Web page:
The Knowledge library

HR Management

Improved Human Resources for Health Policies and their Effects on the Christian Health Association of Kenya

CapacityPlus conducted an evaluation of Christian Health Association of Kenya (CHAK)  facilities that participated in the nationwide adoption by CHAK and the Kenya Conference of Catholic Bishops of a comprehensive policy on human resources for health (HRH) (supported by USAID through the Capacity Project and subsequently through CapacityPlus and the bilateral Capacity Kenya project). The evaluation confirmed important changes in CHAK's institutional capacity, HRH culture, and management practices.

The People That Deliver Initiative: Namibia’s Integrated Actions to Improve the Health Supply Chain Management Workforce

In November 2013, Namibia's Minister of Health presented a formal request to the People that Deliver (PtD) Board and member institutions for technical support to develop a sustainable strategy to improve access to health commodities. Led by the government of Namibia and supported by expertise from the People that Deliver Initiative and its members, notably the USAID- and PEPFAR-funded Supply Chain Management System project and CapacityPlus, the PtD-Namibia collaboration sought to understand and improve Namibia’s public sector health supply chain management workforce, focusing on the Ministry of Health and Social Services' immediate priority: staff at the central medical store and regional medical depots. This synthesis report documents the PtD-Namibia collaboration’s findings and outcomes in five priority activity areas as well as its collective results, all of which have great potential to have a positive impact on the country’s supply chain management workforce development and planning.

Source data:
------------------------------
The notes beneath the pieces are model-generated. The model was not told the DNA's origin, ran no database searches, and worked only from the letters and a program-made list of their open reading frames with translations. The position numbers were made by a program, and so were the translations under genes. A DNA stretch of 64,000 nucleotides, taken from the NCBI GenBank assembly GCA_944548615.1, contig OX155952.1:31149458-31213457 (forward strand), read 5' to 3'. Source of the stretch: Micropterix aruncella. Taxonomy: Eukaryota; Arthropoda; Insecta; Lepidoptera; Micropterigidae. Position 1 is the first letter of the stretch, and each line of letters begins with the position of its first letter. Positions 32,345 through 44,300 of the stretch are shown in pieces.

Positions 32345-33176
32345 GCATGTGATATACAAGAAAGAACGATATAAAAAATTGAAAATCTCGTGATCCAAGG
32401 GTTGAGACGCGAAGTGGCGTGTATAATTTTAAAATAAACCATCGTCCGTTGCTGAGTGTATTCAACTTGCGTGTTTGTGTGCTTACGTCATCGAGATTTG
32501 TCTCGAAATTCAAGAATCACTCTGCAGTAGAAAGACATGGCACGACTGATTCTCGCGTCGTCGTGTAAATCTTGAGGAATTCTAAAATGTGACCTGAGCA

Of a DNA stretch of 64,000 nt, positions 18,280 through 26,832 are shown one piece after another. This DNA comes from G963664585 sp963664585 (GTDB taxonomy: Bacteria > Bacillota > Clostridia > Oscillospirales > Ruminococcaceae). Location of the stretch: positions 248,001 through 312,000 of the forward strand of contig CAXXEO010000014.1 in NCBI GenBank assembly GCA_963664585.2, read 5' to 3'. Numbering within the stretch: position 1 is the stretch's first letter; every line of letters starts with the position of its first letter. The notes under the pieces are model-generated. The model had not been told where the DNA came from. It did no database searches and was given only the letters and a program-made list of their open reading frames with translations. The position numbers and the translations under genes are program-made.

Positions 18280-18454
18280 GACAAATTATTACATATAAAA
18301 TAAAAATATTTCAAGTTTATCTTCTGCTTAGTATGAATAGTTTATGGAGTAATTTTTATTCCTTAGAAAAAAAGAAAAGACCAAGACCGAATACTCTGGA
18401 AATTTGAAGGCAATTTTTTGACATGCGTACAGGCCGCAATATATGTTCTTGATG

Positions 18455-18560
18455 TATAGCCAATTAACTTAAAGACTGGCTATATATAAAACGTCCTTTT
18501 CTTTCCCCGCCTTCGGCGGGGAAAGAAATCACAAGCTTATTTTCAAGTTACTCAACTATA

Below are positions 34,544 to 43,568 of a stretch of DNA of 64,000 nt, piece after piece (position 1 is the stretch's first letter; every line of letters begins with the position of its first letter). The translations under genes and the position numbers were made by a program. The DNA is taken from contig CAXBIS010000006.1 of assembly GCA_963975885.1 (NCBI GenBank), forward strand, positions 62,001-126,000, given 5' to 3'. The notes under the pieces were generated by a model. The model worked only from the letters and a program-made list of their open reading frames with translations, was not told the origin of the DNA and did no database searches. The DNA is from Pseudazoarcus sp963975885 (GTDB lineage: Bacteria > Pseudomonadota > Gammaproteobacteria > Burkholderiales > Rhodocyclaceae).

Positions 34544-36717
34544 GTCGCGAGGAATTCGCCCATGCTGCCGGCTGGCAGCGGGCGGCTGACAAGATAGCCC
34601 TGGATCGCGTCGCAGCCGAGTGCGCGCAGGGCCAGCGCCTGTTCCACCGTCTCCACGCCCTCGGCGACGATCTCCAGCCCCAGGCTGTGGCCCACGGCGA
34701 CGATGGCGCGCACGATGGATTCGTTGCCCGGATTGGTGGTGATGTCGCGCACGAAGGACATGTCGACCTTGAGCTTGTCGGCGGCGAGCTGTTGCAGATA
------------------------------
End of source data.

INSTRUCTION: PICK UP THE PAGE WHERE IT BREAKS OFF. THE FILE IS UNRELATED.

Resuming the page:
Strengthening Human Resources Management and Leadership

CapacityPlus expanded the evidence base for the importance of human resources management (HRM) and leadership; a compelling case study is the Dominican Republic, which implemented a comprehensive program of HRM strengthening that demonstrates how such an effort can contribute to long-term policy improvements, cost savings, and increased accessibility and use of HIV/AIDS, family planning, and other key services.

Ramping Up Public Health Supply Chain Workforce Management Skills: Lessons Learned in Latin America and the Caribbean

In response to the evident need for building up the supply chain management workforce, the USAID Bureau for Latin America and the Caribbean provided financial support to CapacityPlus to enhance capacities in Central American countries. The project coordinated a regional HIV/AIDS Commodity Security Workshop to share and apply lessons learned from USAID’s ten-year Latin American contraceptive security work and from specific health workforce and supply chain work already done in the region. Additionally, workshops focusing on supply chain workforce motivation and quality of services were held in the Dominican Republic and El Salvador. Building on the action plans developed at its workshop, El Salvador sought to delve more deeply into ways to systematically improve the quality of services through supportive supervision. This technical report reviews the actions taken and lessons learned in strengthening and professionalizing the supply chain workforce.

Strengthening the Supply Chain Management Workforce in Namibia: Applying the WISN Method to Estimate Staffing Needs